He needs to become an ultimate villain, too, not just a power-hungry jerk that operates in a moral grey area. Rachel Dawes, the love of Wayne's life, died as a result of his reckless shenanibatmanigans, and that didn't stop Wayne from fighting the good bat-fight, so it's going to take quite a lot to get him to retire. Bruce Wayne needs to see himself as a monster, a monster that's so horrible he would have to hang up his mask and quit Batmanning forever. Since this is Bruce Wayne we're talking about, the most monstrous thing he could see himself doing would be to kill his own parents. Which, obviously, he can't do.
Or can he?
Alfred cares more about Batman than anyone in the world (excluding me, obviously). He took care of Bruce as a boy. He raised Bruce. He covers for Bruce whenever he decides to go Batmanning all over town, he stitches Wayne up when said Batmanning doesn't go as well as Batplanned. He lies, helps defraud Wayne Enterprises and breaks several laws, all for Bruce Wayne. He's like a father to Bruce. And if you think that Alfred wouldn't kill to protect Bruce's secret identity, then you're vastly underestimating the strength of a father-son bond.
That's the Batman movie I'd make. The film opens on a series of murders, and all of the victims are people who, through research and analysis, are clearly on the verge of discovering Batman's identity. The police are hunting Batman, because clues support the idea that Batman would be the one to murder to protect his own identity, and Batman meanwhile is doing his best detective work to find the real killer, to clear his name and to, you know, stop all of that killing. But he can't catch the real killer, who always seems to be one step ahead of Batman. It's almost like the killer knows everything before Batman knows it; he's a better detective and knows exactly how to fly under Batman's radar. Only someone with intimate knowledge of Batman could be that good at avoiding capture. And obviously they'd probably have some kind of police or military background.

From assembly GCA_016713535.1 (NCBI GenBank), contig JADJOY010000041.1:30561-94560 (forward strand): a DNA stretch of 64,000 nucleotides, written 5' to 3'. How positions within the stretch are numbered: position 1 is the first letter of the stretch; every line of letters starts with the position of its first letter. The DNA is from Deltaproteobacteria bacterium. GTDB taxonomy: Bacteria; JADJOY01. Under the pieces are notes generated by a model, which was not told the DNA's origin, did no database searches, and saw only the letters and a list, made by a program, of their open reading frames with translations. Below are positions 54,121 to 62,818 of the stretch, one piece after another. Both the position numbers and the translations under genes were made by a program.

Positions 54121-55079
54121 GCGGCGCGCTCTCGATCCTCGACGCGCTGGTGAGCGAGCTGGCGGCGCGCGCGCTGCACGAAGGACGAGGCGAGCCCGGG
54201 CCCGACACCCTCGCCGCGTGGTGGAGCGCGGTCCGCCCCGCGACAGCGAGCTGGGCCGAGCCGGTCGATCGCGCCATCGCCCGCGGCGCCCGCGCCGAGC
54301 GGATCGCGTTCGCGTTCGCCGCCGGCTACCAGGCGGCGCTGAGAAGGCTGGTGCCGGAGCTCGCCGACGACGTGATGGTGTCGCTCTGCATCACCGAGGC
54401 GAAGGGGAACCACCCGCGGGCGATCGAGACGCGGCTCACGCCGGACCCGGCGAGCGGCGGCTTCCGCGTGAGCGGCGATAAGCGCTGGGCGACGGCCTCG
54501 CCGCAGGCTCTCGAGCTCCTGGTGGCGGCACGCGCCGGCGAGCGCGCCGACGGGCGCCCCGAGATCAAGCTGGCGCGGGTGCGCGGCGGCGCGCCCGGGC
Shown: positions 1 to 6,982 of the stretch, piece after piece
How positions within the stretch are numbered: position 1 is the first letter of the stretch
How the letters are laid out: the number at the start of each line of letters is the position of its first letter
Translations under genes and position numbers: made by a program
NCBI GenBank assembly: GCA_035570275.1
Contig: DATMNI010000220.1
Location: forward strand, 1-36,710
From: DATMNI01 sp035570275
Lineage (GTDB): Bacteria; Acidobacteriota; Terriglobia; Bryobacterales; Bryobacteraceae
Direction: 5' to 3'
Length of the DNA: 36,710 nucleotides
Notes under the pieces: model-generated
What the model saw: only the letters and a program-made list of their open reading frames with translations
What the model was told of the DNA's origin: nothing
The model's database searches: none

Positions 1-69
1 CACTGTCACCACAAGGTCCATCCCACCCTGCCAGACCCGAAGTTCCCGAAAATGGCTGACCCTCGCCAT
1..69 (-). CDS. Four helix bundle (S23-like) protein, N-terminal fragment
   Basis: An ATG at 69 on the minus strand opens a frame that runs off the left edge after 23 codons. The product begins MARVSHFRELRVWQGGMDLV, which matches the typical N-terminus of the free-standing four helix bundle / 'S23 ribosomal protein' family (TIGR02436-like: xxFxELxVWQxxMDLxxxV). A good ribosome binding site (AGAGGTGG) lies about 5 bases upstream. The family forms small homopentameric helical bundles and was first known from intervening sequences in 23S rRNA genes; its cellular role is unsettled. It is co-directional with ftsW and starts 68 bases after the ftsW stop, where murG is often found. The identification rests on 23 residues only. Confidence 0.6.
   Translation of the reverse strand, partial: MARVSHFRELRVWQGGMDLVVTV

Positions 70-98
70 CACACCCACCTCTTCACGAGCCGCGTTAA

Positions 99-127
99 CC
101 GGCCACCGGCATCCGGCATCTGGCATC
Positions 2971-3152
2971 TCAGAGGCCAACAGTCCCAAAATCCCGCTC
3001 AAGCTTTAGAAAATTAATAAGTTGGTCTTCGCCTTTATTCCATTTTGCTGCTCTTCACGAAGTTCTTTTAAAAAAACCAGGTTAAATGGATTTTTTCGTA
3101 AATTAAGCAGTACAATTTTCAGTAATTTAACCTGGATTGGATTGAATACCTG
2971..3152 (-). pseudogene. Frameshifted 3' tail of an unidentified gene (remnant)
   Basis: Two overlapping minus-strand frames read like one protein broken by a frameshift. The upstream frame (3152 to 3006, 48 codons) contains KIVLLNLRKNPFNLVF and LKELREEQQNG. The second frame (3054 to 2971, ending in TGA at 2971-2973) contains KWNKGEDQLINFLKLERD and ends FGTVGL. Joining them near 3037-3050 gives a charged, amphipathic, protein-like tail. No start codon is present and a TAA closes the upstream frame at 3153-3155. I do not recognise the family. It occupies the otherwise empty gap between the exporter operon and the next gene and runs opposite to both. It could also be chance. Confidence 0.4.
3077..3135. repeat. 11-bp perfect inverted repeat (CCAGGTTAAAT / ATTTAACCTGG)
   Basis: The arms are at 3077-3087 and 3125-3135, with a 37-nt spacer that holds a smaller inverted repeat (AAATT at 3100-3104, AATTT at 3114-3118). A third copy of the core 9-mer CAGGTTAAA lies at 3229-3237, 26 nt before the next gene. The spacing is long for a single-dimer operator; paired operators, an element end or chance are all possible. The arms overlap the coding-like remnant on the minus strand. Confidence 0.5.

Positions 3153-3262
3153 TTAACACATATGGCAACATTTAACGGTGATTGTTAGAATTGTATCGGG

Alfred. Because Alfred, decades ago, swore to Thomas Wayne that he would protect Bruce with his life, it's clear that he would do anything to preserve Wayne's secret identity, even if it meant killing a bunch of people who could potentially reveal everything. It wouldn't be an easy choice, but Alfred knew that being Batman's associate was never going to be easy. It means being the Alfred that Batman needs, not the Alfred that Batman deserves.
Batman, being Batman, would eventually catch and be forced to stop Alfred, by any means necessary (death or jail, which would also basically be death). Essentially, Batman would be killing his own father figure, thereby watching his father die twice. It would be heartbreaking and horrible and difficult, but it would also be the only thing that could teach Bruce that being Batman does come with a cost, a cost that even he can't withstand. Nolan's Batman universe is a realistic one, and in reality, no one should be Batman, because it's wrong. Legally, morally and ethically.
The first two Batman movies set this up so perfectly, I would almost be depressed if Nolan didn't end up making this movie. I say "almost" because, again, Nolan will make a different movie and it'll be way, WAY better. Certainly less depressing, anyway.
Daniel O'Brien is Cracked.com's senior writer (ladies) and is prepared to write any of these movies (movie people).
For more from Dan, check out The 4 Biggest Missed Opportunities in Fiction and If Bruce Wayne Was More Like Other Guys.